The Adequate Writer: Your work is crap

by janeeatonhamilton

JEHNov13_2014

sketch: Jane Eaton Hamilton 2014

We’ve all been there on the receiving end of rejections that are ill-conceived and thoughtless.  Your work is crap, these notes say, in whatever arguably neutral language they couch this in.  Your work made me vomit.  Go shovel walkways.  Go work at Goonies.  Just go away and please, please, please, and whatever you do, stop writing.

They aren’t actually that bad, and most of them aren’t bad at all.  But we feel like they are, right?

It may be that, in fact, our work is crap.  It happens to the best of us.  After 35 years at this, I still write reams of garbage, and, sometimes, I send it out.  But regardless of the status of my submissions, good or bad or in between, the stats for rejection/acceptance stay about 20-1.  Which means that I get one acceptance per couple dozen rejections.

Does being queer enter into that?  Of course it does.  Pieces aren’t judged only by merit.  Unless there’s a push for affirmative action at a magazine, an article/story/poem that is even tangentially about being queer is often overlooked.  Oh, we published a lesbian piece last month.  Not quite for our demographic.  A little too avant garde for us.

Do I care?  Yeah, a lot.  I hate homophobia, and at my age, it’s a tired old saw.  Go play with knives, already.  Get over yourselves and ask more of your readers.

But even so, if I send a piece out–no matter what kind of piece it is–for long enough, with enough diligence, it will eventually find its home, and that won’t be the bottom of the barrel, that’ll be at a magazine/journal/online site where I’ll be proud to publish and they’ll be proud to have you.

Most of being a writer is showing up, keeping at it, being persistent when the whole damned enterprise seems keyed to shutting you down.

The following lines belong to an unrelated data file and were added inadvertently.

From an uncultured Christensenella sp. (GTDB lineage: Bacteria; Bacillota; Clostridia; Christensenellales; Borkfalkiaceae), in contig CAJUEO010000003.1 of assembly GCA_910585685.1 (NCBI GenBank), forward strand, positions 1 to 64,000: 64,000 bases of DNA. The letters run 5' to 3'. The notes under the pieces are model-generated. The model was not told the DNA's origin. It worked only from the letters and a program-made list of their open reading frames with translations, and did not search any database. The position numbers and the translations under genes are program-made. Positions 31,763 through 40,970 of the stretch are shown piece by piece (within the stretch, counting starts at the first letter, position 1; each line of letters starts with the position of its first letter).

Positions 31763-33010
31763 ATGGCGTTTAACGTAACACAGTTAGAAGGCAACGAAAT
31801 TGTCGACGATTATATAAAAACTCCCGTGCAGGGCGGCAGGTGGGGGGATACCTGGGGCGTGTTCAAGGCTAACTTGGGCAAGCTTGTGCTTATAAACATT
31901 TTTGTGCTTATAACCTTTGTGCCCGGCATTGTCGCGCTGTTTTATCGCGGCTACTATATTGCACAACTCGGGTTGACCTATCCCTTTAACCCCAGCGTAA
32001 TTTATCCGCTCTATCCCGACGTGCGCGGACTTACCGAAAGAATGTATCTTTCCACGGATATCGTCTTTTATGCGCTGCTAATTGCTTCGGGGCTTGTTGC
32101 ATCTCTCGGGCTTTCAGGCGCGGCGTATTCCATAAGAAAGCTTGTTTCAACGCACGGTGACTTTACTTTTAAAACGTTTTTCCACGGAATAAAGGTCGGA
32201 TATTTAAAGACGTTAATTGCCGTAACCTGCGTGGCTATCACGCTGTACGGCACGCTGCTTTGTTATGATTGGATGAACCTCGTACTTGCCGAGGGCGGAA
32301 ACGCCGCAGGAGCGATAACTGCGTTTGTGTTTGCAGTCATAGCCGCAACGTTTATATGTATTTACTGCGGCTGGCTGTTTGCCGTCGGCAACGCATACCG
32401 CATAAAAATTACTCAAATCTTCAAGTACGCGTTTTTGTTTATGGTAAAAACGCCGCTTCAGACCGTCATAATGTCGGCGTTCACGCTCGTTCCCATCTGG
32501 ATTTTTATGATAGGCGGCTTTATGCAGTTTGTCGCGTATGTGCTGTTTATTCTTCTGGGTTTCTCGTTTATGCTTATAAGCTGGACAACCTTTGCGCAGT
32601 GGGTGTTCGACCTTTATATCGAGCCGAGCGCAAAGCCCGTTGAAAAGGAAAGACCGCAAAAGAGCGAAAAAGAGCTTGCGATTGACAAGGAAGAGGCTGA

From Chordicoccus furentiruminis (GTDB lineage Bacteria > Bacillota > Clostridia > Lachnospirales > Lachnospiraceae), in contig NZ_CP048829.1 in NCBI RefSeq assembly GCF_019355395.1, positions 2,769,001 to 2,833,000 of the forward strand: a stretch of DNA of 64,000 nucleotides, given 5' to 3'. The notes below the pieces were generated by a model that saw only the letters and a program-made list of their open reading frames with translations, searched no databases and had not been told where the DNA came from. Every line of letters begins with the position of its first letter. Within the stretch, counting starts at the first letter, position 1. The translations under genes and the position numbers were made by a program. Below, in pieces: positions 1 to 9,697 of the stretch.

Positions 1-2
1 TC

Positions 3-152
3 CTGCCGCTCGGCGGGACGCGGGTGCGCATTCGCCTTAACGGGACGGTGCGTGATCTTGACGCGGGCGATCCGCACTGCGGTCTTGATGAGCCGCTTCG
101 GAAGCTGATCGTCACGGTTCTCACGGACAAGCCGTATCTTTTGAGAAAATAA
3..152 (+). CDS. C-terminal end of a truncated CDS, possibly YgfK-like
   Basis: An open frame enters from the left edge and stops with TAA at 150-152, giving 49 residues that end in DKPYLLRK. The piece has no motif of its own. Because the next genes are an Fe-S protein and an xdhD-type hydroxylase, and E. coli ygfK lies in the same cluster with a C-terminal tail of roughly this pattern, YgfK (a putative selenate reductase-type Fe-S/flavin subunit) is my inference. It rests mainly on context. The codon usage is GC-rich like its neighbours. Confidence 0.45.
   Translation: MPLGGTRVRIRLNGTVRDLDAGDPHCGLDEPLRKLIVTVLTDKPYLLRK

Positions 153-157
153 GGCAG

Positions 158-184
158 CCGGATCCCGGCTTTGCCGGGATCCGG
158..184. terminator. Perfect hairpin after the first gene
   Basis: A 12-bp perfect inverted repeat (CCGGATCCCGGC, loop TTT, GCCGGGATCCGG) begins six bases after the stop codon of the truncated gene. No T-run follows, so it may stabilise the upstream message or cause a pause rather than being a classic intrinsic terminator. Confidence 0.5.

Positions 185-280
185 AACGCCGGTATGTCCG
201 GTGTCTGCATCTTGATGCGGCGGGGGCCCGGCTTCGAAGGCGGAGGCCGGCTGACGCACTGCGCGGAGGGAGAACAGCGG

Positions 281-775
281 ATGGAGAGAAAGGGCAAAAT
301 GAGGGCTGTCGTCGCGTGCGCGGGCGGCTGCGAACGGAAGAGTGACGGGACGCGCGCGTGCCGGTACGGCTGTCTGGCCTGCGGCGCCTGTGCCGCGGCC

Here’s what I know, though.  You can do one thing better than any other writer anywhere:  you can be yourself.

Authors might have talents and skills you don’t have, but you have talents and skills they don’t have, as well.  That’s the thing that strikes me over and over in this long-game:  No one can write like I do.  Often I whine and grumble about that–how I can’t stop being me for five minutes in order to write as brilliantly as, say, Eudora Welty–but really, ultimately, my uniqueness is a good thing.  In fact, in an over-crowded marketplace, it’s the sum total of what I’ve got.  My idiosyncracies?  Those are my only commodities in publishing-land.

Do I wish I had other styles, other skills, other talents?  Of course I do.  Absolutely I do.  If I could write like Arundhati Roy, or Karrie Higgins, or poetry like, say, Alice Anderson or Jane Hirschfield or Marilyn Hacker, or essays like Roxanne Gay, or one true sentence the way Ray Carver could, or a Lidia Yuknavich short chapter, I would die a perfectly fulfilled human being.  If I could turn a sentence like Rebecca Brown or Lorrie Moore or Mavis Gallant or Toni Morrison I would be incandescent.  But I can’t.  That’s them.  That’s their kick at the can.  It’s not supposed to be mine.

Mine is the bit I got.

And that’s a lucky thing.  Because if we all wrote like each other, reading would be a grim task indeed.

Your work is crap?  Make more crap.  Do it the Beckett way:  If you’re going to fail–and you are going to fail–fail better.